Tuesday, 29 July 2008

An appeal: "Paki" is not a term of abuse... please keep the debate polite


Dear Bloggers,

This blog will not be one where dissenting views are dismissed as "Paki" or "anti-national". Going by the way Pakistan's establishment has nurtured the Al-Khalid MBT, there is much to learn from them. So henceforth, "Paki" is not a term of abuse.

For a vibrant debate --- and I"m positive all of you want one on the Arjun --- the anti-Arjun viewpoint is as important as the pro-Arjun argument. Do come in with anti-Arjun views as well. Anyone who thinks that there is any tank without ANY minuses, is not familiar with tank design... because designing a tank is all about trading off between Firepower, Mobility and Protection.

It's called the Iron Triangle, and tank designers since World War I have discovered that you can have no more than two sides of that. So the Arjun can validly be criticised... just like the M-1 Abrams can. The weight issue is an important one, and I will ask a prominent AFV design expert to post an article exclusively on the Arjun's weight.

So do please confine the debate to the Arjun tank, rather than to the nationalities of those posting. I have (with great regret) deleted two posts that were using particularly offensive language.

I will post a detailed response to the valid --- indeed, the vital --- question, "Why is the Indian Army resisting the Arjun".

Keep the ideas flowing!

35 comments:

Anonymous said...

People seem a lot emotional about their view point. Not unlike the DRDO or the IA who are fighting the actual fight.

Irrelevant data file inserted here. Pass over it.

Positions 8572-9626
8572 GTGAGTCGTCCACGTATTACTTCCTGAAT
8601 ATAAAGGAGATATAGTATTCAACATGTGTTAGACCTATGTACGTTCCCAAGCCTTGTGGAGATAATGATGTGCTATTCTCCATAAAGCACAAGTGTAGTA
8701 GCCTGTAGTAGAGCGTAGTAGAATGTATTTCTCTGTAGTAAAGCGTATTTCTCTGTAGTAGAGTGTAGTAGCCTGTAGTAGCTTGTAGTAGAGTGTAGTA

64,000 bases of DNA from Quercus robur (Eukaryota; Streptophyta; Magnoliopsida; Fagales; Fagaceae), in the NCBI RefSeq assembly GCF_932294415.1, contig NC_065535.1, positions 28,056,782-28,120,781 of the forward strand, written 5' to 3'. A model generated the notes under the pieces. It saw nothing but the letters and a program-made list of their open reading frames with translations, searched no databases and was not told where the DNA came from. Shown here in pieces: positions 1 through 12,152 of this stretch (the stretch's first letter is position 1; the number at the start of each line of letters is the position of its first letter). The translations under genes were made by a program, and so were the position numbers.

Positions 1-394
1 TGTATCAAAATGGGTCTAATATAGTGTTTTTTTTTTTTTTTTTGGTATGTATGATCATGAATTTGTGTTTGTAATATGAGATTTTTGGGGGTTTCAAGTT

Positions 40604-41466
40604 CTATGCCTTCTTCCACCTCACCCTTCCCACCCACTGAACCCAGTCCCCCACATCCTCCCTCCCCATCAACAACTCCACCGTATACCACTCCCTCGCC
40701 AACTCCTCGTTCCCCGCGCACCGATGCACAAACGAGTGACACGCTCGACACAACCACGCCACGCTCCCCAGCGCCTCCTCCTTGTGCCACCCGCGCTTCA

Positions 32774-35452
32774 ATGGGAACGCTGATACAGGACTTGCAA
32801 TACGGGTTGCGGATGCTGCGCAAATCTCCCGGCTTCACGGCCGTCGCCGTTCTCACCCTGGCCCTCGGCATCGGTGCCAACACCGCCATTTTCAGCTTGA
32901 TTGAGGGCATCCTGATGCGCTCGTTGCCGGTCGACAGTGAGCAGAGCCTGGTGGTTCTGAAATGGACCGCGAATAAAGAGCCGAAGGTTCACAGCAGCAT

Can't the government, defense minister or MOD officials or someone else mediate and resolve this conflict? The army seems to be unquestioned in this whole affair.

May be finance minister can talk some sense to them regarding the economics of indigenising. May be the external affair minister can schedule a joint military exercise with Pakistani army. That way we can try Arjun against the Al-Khalids. Army needs some weird ways of convincing.

Interesting idea- the Iron triangle. Can we make it a square with cost as the fourth leg?

Anonymous said...

People seem a lot emotional about their view point. Not unlike the DRDO or the IA who are fighting the actual fight.
Anon,
People are emotional because unreasonableness causes ad hominem attacks and the debate degrades to name calling.

"A" brings up the point that "Arjun is not indigenous",

"B" counteres by "economies of scale, only powerpack and FCS are imported, FCS has been indigenized and several western tanks have imported powerpacks". Instead of withdrawing the original complaint and thanking "B" for the clarification, "A" calls "B" a DRDO stooge.

"A" brings up the point "Arjun is overweight", "B" counters by "but mobility is not affected, lower ground pressure, faster speed and acceleration and more protection for the crew", "A" calls "B" unpatriotic for putting IA at risk and demands an answer to his earlier complaint about imported components.

"B" calls "A" a citizen of a certain foreign country. Then the debate goes down the drain.

Ajai can help out a lot, by reading through the comments of the earlier post, and listing a FAQ with 50 questions and answers. At the end of the FAQ, make qualitative statements, if Arjun is 5 years over the development time allotted, put it in perspective (say technology denial after Pok-II or similar projects in India and abroad running into cost overruns), so next time "A" demands an answer to the "imported components problem" someone can respond "answer no 8" and get on with it.

In any case, (I think Ajai would agree), i'd rather see a heated debate than everybody keeping quiet smug in the misrepresented knowledge that Arjun is junk. This way, atleast some myths are being dispelled here.

Anonymous said...

I will forever lose my respect for the Indian Army if they reject the Arjun. I used to hold them in high esteem once.

Anonymous said...
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Jai said...

Mr. Ajai Skula,

Thanks for all these illuminating articles on Arjun, our indigenous effort in building a tank.